Hang The Code

Drink up me hearties, yo ho! This is a film I can truly watch any time, not just because it’s a Disney film. I will probably do a proper animated feature at some point as well, but let’s start slowly with this little beauty of live action first. Pirates Of The Caribbean: The Curse Of The Black Pearl (2003) is a film that should not be missing from this series, it certainly has some strong ideas when it comes to the concept of freedom. If I manage to do Dead Man’s Chest and At World’s End as well, those ideas will be thrown in even more relief. I  first thought of including Pirates in this series when watching Serenity, but we’ll get to that later. First, let’s talk about the phenomenon that is this film.

It was a big deal. Purely inspired by a ride in Disneyland (CA), most everyone was expecting it to flop.  An original pirate movie (i.e. one that was not adapted either from Treasure Island or Peter Pan) had not been made since 1999. A pirate’s movie that was even marginally successful had not been made since the mid-1980s. And then Jerry Bruckheimer waltzes in and brings the box office to its knees. In the year of its release, it ranked sixteenth on the list of all-time highest grosses. Of all films released the same year, it comes third, only leaving The Lords Of The Rings: The Fellowship Of The Ring and Finding Nemo before it. Obviously, people liked it. People still like it. As Jerry Bruckheimer says himself: “we had not only breathed new life into a dead genre, but had actually reinvented it” (from my copy of Pirates Of The Caribbean – The Visual Guide). And he’s right. Ever since that first film, piracy became cool again: the Assassin’s Creed game Black Flag is entirely populated by pirates. The TV series Black Sails is set in the same period and location. The number of videos on YouTube spoofing scenes  from this film is amazing. The cinematography is beautiful. Everyone can both recognize and hum the main theme, just like that. I’m sure there must be a video out there that has the main theme as sung by cats. I don’t think it would be much of an overstatement to say that piracy in general and this film in specific are some of the most pervasive popular culture icons.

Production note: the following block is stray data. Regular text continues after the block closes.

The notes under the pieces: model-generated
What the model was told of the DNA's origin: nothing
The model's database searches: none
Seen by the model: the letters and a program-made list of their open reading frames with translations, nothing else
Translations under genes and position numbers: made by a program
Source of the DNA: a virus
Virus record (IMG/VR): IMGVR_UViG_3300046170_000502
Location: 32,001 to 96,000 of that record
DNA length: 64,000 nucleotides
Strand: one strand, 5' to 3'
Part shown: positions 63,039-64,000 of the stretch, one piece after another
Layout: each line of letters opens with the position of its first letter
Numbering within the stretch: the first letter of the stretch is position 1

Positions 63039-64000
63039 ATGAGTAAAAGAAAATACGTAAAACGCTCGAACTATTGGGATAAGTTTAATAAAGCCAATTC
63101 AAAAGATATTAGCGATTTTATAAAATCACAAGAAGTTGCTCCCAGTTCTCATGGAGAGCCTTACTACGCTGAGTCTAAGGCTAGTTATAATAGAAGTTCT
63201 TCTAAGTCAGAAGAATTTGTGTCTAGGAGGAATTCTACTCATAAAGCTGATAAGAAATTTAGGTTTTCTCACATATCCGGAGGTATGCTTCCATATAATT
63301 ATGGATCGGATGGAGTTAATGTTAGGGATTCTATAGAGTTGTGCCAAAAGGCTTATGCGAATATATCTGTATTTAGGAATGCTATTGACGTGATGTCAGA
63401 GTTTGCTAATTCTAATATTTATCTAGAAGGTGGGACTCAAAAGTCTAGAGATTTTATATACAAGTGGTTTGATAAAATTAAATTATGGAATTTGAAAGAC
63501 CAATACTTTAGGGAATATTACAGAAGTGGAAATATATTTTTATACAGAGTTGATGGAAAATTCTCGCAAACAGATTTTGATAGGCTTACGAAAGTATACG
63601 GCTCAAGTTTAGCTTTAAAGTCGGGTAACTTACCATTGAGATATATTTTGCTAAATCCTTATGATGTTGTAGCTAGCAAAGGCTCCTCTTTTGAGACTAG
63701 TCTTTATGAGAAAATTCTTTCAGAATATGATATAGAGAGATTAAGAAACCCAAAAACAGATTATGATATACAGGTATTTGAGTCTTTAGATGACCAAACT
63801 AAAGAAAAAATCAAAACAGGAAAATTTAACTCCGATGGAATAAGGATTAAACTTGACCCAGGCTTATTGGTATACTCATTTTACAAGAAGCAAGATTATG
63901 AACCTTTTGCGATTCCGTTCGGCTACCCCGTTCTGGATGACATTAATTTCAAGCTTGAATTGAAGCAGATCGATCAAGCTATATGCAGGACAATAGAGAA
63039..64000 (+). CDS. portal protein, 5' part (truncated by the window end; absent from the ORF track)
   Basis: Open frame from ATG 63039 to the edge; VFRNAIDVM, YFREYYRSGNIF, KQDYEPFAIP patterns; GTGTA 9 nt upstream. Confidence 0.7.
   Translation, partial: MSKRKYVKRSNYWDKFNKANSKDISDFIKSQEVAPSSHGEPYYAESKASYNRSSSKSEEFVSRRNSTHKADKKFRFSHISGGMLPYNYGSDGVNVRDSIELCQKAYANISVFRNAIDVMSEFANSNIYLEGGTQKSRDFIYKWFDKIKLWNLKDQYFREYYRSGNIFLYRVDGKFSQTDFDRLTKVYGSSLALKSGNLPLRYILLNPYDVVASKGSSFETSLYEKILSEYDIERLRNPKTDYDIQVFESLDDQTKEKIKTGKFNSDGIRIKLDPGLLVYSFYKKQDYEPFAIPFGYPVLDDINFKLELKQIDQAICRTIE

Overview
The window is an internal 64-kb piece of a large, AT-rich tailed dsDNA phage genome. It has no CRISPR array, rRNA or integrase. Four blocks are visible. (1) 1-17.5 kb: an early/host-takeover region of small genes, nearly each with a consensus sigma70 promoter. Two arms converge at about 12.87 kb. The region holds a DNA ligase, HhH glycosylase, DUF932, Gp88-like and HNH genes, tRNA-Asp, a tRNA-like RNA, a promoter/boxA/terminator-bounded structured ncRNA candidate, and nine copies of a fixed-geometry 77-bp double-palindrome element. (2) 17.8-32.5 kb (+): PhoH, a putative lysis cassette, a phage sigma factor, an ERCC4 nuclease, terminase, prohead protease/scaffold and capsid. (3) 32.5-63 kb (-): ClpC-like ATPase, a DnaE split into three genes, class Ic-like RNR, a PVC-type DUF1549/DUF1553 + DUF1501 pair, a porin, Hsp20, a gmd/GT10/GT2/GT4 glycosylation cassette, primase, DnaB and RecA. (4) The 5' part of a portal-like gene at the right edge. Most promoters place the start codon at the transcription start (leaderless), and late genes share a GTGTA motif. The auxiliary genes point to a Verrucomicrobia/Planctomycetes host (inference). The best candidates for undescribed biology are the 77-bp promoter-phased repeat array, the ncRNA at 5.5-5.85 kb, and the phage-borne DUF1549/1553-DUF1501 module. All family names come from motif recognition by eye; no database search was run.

As an icon of popular culture, the various messages it tries to get across have become a part of our social history as well. My poster of 101 Classic Movie Quotes includes the following monologue by Captain Jack Sparrow:

Me? I’m dishonest, and a dishonest man you can always trust to be dishonest. Honestly. It’s the honest ones you want to watch out for, because you can never predict when they’re going to do something incredibly… stupid.

And that moment solidified Jack’s status as everyone’s hero. You were never sure what side he was one, partially because he was always on his own side. Jack looks out for himself and uses whichever side can help him with that. This is where he is so very different from Commodore Norrington, who at one points says: “I serve others, not only myself.” To Jack, that would be inconceivable. One of the few moments in the entire film where he does something that might not directly benefit him is when he saves Elizabeth from drowning. Jack is a complicated character. His intentions and thought processes become clearest to the viewer when he’s drunk. That scene is where the message of this film is so similar to Serenity’s: